Internet provides vital connection for Africa’s LGBT communities.

As lockdowns and restrictions limit physical movement across Africa, persecuted and marginalised LGBT communities have been finding new support online. This has ranged from fundraising opportunities to more chances to connect internationally.

In one example of transcontinental support, US-based charity and activist group the Sisters of Perpetual Indulgence began holding online drag shows to raise money for LGBT refugees in Kenya. More than $10,000 (€8,700) was donated, enough to supply hundreds of people with food for two months.

Craig Paris, a Ugandan 28-year-old who has been in Kenya for six years, took part in one show himself, reading a poem of thanks. “It really touched my heart,” he said. “It’s as if the internet is a very big tool that connects us here. It raised the spirits, people watched the shows and it was really interesting.”

People hook up, they break up, they fight, but people remember that they are not alone

He added: “We just want to make it through this period so that we get resettled.” Like many other LGBT refugees in Kenya, Paris is going through the processes necessary to be transferred to another country where same-sex relationships are legal, in his case the US. “The community is really a resilient one but it cannot do that without support. Otherwise it would be such a lonely place.”


Across Africa, Pride festivals are sporadic, as LGBT communities face harassment from police, arrests and extortion. Over the past month, many have gone online.

In a Zoom talk run by Amnesty International Ireland, Ugandan activist Kasha Jacqueline Nabagesera called the movement a “digital uprising”.

“All the world is having these scientific virtual Prides,” she said, adding that Uganda would do the same.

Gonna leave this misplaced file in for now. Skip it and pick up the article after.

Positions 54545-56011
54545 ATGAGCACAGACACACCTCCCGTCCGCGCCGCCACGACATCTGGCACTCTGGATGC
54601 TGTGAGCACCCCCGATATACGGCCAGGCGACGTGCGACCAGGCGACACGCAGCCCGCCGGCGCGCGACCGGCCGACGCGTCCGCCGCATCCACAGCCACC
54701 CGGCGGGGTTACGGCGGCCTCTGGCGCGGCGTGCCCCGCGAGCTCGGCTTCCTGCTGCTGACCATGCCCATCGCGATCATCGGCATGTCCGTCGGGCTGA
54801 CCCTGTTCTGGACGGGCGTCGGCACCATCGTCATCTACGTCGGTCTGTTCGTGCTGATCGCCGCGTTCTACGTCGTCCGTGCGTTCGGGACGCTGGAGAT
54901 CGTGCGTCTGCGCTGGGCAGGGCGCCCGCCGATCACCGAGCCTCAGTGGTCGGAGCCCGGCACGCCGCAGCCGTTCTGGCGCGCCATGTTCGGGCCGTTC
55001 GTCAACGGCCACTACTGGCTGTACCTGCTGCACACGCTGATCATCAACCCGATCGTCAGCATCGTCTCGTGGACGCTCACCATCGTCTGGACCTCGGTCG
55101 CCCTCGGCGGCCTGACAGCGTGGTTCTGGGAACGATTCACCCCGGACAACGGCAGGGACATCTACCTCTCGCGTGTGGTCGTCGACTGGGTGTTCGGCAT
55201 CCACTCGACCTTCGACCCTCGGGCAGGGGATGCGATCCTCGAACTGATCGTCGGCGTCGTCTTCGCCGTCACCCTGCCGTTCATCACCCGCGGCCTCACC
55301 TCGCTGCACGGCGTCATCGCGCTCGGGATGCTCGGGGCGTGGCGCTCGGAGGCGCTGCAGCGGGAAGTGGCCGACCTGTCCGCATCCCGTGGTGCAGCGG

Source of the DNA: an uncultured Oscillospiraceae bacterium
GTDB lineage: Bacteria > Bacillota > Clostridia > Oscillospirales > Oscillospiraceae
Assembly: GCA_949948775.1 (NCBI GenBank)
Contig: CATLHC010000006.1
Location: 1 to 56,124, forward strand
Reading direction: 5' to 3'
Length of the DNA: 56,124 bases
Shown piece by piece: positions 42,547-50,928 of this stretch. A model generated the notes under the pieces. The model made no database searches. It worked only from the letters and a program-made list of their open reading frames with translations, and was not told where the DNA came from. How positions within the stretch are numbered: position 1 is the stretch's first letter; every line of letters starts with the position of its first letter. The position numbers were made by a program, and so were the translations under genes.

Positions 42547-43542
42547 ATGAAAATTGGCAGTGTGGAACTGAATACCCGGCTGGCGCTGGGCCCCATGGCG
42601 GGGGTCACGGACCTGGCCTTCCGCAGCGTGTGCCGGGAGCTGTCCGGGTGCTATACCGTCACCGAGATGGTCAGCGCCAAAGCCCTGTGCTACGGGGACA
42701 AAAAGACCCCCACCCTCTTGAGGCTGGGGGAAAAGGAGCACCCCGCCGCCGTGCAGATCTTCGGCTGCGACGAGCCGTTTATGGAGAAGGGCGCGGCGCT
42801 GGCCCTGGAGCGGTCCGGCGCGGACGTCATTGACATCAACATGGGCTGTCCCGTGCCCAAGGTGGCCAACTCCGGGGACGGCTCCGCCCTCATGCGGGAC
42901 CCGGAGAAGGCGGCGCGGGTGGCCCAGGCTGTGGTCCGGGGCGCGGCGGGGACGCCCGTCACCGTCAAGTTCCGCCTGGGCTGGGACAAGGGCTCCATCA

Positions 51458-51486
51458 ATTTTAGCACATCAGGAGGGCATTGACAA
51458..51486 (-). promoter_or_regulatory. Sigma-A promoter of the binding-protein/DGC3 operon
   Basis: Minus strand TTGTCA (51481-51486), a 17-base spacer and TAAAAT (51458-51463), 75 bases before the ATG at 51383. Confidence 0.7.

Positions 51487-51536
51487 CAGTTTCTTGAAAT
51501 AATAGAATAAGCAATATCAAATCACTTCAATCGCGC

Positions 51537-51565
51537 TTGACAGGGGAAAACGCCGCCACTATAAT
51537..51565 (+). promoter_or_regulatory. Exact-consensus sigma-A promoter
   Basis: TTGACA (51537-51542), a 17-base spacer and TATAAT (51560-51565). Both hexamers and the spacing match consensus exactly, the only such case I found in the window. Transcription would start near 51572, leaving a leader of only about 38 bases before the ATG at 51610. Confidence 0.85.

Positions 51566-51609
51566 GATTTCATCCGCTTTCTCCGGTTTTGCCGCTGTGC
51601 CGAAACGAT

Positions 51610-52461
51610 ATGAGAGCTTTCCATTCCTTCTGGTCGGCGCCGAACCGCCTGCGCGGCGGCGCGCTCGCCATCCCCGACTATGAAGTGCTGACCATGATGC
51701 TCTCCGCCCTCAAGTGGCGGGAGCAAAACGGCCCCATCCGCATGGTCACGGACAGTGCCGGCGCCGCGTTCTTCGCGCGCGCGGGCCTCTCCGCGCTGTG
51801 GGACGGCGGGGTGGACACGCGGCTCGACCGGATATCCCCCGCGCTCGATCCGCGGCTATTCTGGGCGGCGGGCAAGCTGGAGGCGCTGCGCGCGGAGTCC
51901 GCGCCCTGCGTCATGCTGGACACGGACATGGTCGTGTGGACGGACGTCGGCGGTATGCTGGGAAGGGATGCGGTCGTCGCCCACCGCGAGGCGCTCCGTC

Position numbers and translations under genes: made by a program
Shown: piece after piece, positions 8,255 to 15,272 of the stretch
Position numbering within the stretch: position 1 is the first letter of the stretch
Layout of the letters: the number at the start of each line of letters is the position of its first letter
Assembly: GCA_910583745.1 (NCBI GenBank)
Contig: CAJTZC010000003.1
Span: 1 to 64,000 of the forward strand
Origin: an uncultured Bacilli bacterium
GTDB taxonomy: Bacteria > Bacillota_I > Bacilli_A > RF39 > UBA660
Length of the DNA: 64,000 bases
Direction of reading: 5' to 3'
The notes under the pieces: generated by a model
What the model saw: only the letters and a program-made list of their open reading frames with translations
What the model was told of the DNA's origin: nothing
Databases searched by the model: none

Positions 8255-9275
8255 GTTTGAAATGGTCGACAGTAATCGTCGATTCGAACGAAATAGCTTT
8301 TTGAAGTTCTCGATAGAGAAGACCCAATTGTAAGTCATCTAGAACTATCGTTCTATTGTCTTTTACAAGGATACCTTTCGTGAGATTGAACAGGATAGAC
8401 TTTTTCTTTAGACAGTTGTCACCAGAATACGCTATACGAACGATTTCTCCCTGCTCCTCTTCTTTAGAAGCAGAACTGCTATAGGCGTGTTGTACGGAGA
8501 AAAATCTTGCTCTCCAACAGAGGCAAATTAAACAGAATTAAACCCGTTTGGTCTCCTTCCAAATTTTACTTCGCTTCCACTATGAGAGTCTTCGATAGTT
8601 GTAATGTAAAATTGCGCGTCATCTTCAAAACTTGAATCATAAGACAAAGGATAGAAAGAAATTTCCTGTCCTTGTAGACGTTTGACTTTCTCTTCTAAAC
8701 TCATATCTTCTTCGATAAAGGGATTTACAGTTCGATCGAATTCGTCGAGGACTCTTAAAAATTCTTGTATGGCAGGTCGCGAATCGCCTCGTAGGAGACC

“Everyone knows I’m a queen of Pride . . . We have so many members in our communities who fear to join the struggle because they think they have to be on TV, on radio and speak out . . . Pride is more about bringing the community together. Socially, politically, and whatever. People hook up, they break up, they fight, but people remember that they are not alone.”

Human rights groups have accused the Ugandan government of using coronavirus restrictions to target the LGBT community. Early in Uganda’s lockdown, 13 gay men, two bisexual men and four transgender women were arrested at a shelter and accused of violating the coronavirus ban on mass gatherings.

The group spent one-and a half monthnearly 50 days in prison, with lawyers saying they were denied medication.


Homosexuality is illegal in more than half of Africa’s 54 countries, with some countries relaxing and some hardening their laws in recent years. On June 29th, Gabon voted to revise a law criminalising same-sex relations, making gay relationships legal again.

Seeking and getting connected to other queer beings is our coping mechanism

In Ethiopia, where the penalty for homosexuality can be up to 15 years imprisonment, LGBT people with internet access were able to tune into an online Horn of Africa Pride festival, which took place on June 18th over six hours. Organisers described the event as “powerful and historic” as well as “beautiful and carefully curated”. More than 7,700 people watched it on Facebook and Zoom.

Activists with House of Guramayle, an organisation supporting Ethiopia’s LGBT community, told The Irish Times the internet has always been a “comparatively safer space for our queer bodies to communicate and find our kind . . . Seeking and getting connected to other queer beings is our coping mechanism.”

The activists – who preferred to speak as a group – said Ethiopian LGBT people are facing many challenges during lockdown, including being locked up at home with homophobic or transphobic family members; an increase in physical and emotional abuse; and barriers to accessing health care.

“At the moment the homo and transphobic rhetoric are at a peak in Ethiopia, starting from blaming queerness as the cause for Covid-19.”

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